Dutch Rijkswaterstaat designed sophisticated crash cushions called RIMOBs in the 1980s. They are pre-deformed iron tubes which collapse like an harmonica on impact. At the time we were involved in making high-speed films of crash tests and I remember that my manager had a compressed RIMOB tube on his window-ledge which looked like a piece of abstract art. These and simular infrastructure saved many lives.

PETA calls for fish friendly Swedish street signage


If numbers count

those animal-righters should have themselves infected with malaria or an other Plasmodium species a.s.a.p., because that is the only way to make millions of these parasites happy and let them have sex.

Uh oh! Here's yet more AI that creates creepy fake talking heads


Re: Again?

As Michael Faraday once said to Gladstone: Sir, there is every probability that you will soon be able to tax it!' refering to new and dangerous stuff build for no other reason than that it can be done.

W.E.H. Lecky

BOFH: Their bright orange plumage warns other species, 'Back off! I'm dangerous!'


Re: You think we all wear bright orange all day?

No, but Thrianta rabbits have to - WWII and all that, you know.


Church of England will commune with God for you via Amazon's Echo


whois God

No whois server is known for this kind of object.

Get an eyeful of the stunning galaxies near us in ultraviolet light


if mankind Saccharomyces cerevisiae only gets remembered for one thing

this FTFY

North will remain North for now, say geo-magnetic boffins


Re: There is no pole flip.

For the Chinese the compass has always been a south pointing device.

BTW two weeks ago bought a fine antique (19th century) compass made by Gebrüder Fromme G.M.B.H., Wien. ø 100 mm, resolution 20'. Enough to observe the daily variations of the Earth magnetic field.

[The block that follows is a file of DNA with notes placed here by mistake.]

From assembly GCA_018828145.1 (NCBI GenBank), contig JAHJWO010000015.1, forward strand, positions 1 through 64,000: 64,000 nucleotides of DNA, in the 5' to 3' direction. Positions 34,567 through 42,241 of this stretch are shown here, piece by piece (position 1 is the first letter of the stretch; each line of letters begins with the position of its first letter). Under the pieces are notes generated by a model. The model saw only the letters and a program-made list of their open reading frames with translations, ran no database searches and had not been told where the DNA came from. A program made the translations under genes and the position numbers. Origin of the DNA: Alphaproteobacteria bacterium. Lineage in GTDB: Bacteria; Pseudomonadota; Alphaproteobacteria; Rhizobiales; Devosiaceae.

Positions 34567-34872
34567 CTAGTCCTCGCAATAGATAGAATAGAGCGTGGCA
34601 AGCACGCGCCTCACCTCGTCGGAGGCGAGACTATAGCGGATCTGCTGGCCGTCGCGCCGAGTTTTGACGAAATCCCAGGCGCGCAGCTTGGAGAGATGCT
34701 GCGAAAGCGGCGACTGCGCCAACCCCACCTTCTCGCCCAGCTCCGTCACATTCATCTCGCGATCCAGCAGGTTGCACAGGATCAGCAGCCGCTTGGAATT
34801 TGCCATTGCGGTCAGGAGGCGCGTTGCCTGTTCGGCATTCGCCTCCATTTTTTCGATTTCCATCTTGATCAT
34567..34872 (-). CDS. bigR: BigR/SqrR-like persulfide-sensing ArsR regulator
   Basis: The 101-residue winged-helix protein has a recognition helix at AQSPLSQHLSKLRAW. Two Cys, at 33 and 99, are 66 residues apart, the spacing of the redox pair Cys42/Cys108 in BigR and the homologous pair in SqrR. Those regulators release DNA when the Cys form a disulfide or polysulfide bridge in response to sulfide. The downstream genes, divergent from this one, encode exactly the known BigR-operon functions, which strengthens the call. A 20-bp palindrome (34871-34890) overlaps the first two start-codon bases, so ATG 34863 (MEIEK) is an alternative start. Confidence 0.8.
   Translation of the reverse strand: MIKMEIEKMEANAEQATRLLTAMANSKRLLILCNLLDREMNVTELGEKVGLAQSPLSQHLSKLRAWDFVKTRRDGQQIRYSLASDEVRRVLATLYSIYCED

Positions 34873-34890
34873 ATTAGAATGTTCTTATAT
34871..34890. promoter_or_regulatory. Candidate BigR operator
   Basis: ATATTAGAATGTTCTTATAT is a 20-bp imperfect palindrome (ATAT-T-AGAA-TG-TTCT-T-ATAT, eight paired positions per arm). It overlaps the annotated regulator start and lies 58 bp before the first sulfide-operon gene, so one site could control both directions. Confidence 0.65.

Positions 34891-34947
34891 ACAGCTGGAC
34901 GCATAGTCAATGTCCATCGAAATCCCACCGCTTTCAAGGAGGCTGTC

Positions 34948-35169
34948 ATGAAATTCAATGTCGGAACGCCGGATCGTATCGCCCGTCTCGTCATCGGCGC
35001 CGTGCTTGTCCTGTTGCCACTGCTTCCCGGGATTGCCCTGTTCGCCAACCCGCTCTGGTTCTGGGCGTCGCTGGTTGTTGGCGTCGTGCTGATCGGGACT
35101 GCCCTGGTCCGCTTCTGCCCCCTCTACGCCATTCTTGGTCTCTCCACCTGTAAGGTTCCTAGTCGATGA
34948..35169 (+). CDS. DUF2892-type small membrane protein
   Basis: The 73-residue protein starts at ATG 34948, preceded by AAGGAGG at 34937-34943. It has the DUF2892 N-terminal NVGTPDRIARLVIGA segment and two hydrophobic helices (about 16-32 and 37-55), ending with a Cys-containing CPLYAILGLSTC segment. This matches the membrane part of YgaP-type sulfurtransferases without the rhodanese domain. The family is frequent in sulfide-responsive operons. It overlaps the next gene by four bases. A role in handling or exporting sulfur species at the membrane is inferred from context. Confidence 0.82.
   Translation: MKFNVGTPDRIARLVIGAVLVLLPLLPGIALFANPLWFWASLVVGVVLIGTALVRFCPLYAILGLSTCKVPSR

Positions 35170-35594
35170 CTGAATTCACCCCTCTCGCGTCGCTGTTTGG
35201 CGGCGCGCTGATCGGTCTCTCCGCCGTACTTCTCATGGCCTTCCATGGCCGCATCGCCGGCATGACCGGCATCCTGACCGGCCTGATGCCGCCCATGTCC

When tyrants pull on their jackboots to stamp out free speech online, they reach for... er, a Canadian software biz?


Re: Right to information?

@horriblicious: The title of Ch. 3 of Jeffrey Carr's Inside Cyber Warfare PDF is The Legal Status of Cyber Warefare. It mentions

Nuclear Nonproliferation Treaties

The Antarctic Treaty System and Space Law



The Law of Armed Conflict

Moreover we have the Geneva Conventions.

NASA's TESS mission in distress, Mars Express restart is a success

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All about TESS

TESS, the Transiting Exoplanet Survey Satellite will seek worlds close to home. It is designed to spot planets orbiting nearby bright stars.

Read the story here.

Facebook admits it does track non-users, for their own good


Re: to say it with that nice song from the South Park movie

To see Zuck as a reincarnation of Caligula is an insult to the Emperor.May be he is rather a reincarnation of Cesare Borgia.

A new Caligula will have his slaves dig at sites clearly marked as Nuclear waste burial site. No do dig here!.

UK rocket-botherers rattle SABRE, snaffle big bucks


ground test

prior art

Birds can feel Earth's magnetic fields? Yeah, that might fly. Bioboffins find vital sense proteins


@DougS: People are sensitive to polarization of light

People with normal vision can see the Haidinger figures. Even the degree of polarization of the blue sky 90° from the Sun is enough to see it, if you know what to look for.

Re orientation in general:

Alice asked the Cheshire Cat "Would you tell me, please, which way I ought to go from here?" "That dependes a good deal on where you want to get to," said the Cat. "I don't much care where --" said Alice. "Then it doesn't matter which way you go," said the Cat. "--so long as I get somewhere," Alice added. "Oh, you 're sure to do that," said the Cat, "if you only walk long enough."

My Tibetan digital detox lasted one morning, how about yours?


Re: Spotted the deliberate mistake

@AC: A five sided/pointed shape is in fact very easy to make. Learned that in kindergarten.


Holy helmets, Batman! Bane-like mask lets you 'talk' to computers without making a sound


Utter failure

Not compatible with Google Glass. Wait - we need more ears.